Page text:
Armed began his racing career at Hialeah in February, winning by eight lengths for jockey Eddie Arcaro. Conn McCreary rode him the next time out, and after a three length win he wasn't shy about his opinion of the gelding, saying "Let's go with this one in the Derby, Ben; he'll win it."
It was Pensive, however, that ended up in the Churchill Downs winners circle with McCreary in the irons, while Armed finished the season modestly, with three wins in seven starts to earn $4,850. In the meantime, his stablemate Twilight Tear brought home Horse of the Year honors and $167,555 while Pensive carried Calumet's red and blue silks to victory not only in the Kentucky Derby but in the Preakness Stakes as well. It wasn't until the age of four that Armed raced in stakes company.
Jimmy Jones returned from the Coast Guard in 1945, and Armed ended up in his division of the stable. The brown gelding became his favorite horse, and when visitors came to see the Calumet horses, Jimmy Jones and Armed were always sure to entertain. The gelding would come to the stall door, ears pinned and teeth showing, while Jones explained that "All the Bull Lea's bite, but this one's the worst of all." When the trainer opened the door, however, his favorite charge would drop the act and stand quietly while Jones checked his legs.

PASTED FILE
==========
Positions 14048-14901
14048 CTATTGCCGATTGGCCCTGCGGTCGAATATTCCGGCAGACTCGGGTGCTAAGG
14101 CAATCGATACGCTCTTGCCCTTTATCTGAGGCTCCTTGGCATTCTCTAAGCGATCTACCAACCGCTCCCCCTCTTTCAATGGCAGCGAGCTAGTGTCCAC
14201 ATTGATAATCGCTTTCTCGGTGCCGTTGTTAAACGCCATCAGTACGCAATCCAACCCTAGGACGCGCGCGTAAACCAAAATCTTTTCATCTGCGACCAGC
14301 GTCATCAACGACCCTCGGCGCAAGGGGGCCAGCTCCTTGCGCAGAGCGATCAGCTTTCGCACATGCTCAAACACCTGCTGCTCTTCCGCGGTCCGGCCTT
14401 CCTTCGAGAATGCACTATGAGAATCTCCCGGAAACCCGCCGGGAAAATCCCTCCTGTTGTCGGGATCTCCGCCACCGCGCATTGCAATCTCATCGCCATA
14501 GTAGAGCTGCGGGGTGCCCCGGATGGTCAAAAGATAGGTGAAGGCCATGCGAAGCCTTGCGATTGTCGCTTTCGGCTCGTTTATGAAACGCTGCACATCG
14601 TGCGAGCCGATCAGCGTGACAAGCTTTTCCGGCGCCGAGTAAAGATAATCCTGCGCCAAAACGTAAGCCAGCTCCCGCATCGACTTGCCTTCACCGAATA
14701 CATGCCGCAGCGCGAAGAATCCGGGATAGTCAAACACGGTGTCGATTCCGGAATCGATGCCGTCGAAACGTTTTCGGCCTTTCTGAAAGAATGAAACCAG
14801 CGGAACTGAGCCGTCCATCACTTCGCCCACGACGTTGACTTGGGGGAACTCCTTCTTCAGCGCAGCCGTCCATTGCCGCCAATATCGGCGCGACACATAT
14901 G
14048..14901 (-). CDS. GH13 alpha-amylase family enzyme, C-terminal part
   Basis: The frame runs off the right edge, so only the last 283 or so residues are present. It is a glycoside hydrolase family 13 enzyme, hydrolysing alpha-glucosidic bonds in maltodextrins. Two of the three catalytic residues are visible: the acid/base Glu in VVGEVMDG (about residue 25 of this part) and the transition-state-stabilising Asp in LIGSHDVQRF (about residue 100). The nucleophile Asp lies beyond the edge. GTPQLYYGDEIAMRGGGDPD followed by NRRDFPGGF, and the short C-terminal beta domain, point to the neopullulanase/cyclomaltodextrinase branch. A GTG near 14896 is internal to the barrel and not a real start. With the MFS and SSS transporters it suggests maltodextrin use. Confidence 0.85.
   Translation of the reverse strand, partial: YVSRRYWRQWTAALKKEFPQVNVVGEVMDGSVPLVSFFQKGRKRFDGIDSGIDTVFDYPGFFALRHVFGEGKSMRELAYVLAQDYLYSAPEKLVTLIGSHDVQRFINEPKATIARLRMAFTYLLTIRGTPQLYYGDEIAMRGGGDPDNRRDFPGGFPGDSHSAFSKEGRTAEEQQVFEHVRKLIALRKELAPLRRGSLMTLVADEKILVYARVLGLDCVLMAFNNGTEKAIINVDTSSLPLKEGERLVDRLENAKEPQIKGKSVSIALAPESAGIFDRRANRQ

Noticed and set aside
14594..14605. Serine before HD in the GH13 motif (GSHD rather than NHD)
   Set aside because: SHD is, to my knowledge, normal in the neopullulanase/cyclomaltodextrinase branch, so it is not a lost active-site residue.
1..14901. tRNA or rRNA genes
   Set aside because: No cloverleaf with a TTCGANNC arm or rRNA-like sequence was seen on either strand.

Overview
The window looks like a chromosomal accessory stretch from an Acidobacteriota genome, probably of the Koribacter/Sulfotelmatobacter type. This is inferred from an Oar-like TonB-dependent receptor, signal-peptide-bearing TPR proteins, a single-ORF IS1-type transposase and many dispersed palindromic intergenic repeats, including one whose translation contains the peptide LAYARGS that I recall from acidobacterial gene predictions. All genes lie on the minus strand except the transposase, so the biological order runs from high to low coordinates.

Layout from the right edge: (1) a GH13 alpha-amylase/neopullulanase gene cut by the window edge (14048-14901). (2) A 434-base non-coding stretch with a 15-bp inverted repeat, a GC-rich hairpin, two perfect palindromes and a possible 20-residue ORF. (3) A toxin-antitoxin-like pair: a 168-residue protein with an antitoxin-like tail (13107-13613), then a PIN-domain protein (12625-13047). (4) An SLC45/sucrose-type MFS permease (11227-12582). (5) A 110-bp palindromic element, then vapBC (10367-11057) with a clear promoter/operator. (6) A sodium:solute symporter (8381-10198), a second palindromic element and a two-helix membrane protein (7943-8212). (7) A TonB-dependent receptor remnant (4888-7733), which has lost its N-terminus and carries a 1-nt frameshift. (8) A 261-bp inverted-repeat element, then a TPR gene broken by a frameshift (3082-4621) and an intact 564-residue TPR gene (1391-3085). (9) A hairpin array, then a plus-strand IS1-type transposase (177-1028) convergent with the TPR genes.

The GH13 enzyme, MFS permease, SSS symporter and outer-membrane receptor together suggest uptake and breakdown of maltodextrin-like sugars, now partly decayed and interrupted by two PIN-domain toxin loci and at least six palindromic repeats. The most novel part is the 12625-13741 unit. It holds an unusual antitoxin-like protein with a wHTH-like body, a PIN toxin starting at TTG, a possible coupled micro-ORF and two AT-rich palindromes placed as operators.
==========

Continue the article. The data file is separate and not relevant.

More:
Armed began 1945 in June, with a loss at Jamaica. The blame was placed on his rider, and he proved his quality with a six race winning streak. After four near misses in stakes company, including a second to Busher, the 1945 Champion Three Year Old Filly and Horse of the Year, in the Washington Park Handicap, Armed pulled off a victory in Laurel's Washington Handicap, despite top weight. Then came a couple of wins in overnight races, as Jones prepared his charge for his final race of the season.